Overview of Events

This section describes the events that can be generated when you are using graphical windows and controls in an event-driven environment.

Events are categorized into command events, notify events, and messages. Generally speaking, command events correspond to actions taken by the user that the program needs to act on (for example, closing a window or pushing a button). Notify events generally correspond to informational events that the program may not have to act on. Messages pass information to a screen control's event procedure. This division is somewhat arbitrary, but corresponds to the most common situations.

When a command or notify event occurs, the run-time system assigns a value to the EVENT STATUS data item and then terminates the current ACCEPT with an exception value of 96. Note that the termination occurs even if the particular ACCEPT statement does not normally allow exceptions. The program should examine the EVENT STATUS data item to determine what happened.

Messages are different from other events, because they do not terminate the current ACCEPT. Messages are sent only to a control's event procedure. See PROCEDURE Clause for a detailed discussion of event procedures.

The EVENT STATUS phrase is described in Special-Names Paragraph. The EVENT STATUS data item should be defined as follows:

  03  EVENT-TYPE              PIC X(4) COMP-X.
  03  EVENT-DATA-2            USAGE SIGNED-LONG.
  03  EVENT-ACTION            PIC X COMP-X.

A copy of this data item appears in the COPY file crtvars.def.

In the Screen Section, notification events are treated slightly differently from command events. Normally, when an event triggers an EXCEPTION procedure, the ACCEPT-CONTROL field of the SCREEN CONTROL status item is initialized to 0. This causes the ACCEPT statement to terminate after the EXCEPTION procedure completes. You can cause the ACCEPT statement to continue processing fields by moving alternate values to the ACCEPT-CONTROL data item. When a notification event triggers an EXCEPTION procedure, the ACCEPT-CONTROL field is initialized to 1 instead. This causes the ACCEPT statement to continue processing the current field when the EXCEPTION procedure terminates. This is done as a convenience. Most notification events can be handled entirely within the EXCEPTION procedure and should not terminate ACCEPT processing. If you need to terminate the controlling ACCEPT, simply move a 0 to ACCEPT-CONTROL inside the EXCEPTION procedure.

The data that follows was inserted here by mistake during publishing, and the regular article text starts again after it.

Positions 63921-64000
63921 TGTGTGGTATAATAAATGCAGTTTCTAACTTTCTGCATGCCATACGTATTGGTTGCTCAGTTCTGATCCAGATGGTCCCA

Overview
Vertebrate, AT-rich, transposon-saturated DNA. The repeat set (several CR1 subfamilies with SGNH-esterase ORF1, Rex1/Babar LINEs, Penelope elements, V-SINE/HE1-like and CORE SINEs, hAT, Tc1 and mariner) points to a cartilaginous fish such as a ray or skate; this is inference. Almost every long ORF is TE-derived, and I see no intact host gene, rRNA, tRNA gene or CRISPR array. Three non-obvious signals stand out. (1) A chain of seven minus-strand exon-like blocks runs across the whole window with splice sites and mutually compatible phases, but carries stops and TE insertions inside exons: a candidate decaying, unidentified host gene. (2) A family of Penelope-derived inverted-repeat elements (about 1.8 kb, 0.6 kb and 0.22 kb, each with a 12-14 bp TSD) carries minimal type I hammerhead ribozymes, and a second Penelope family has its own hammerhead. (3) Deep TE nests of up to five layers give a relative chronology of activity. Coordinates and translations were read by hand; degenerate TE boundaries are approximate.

Event values can be found in the file acugui.def. The names given in the next section are the level 78 data items found in that file.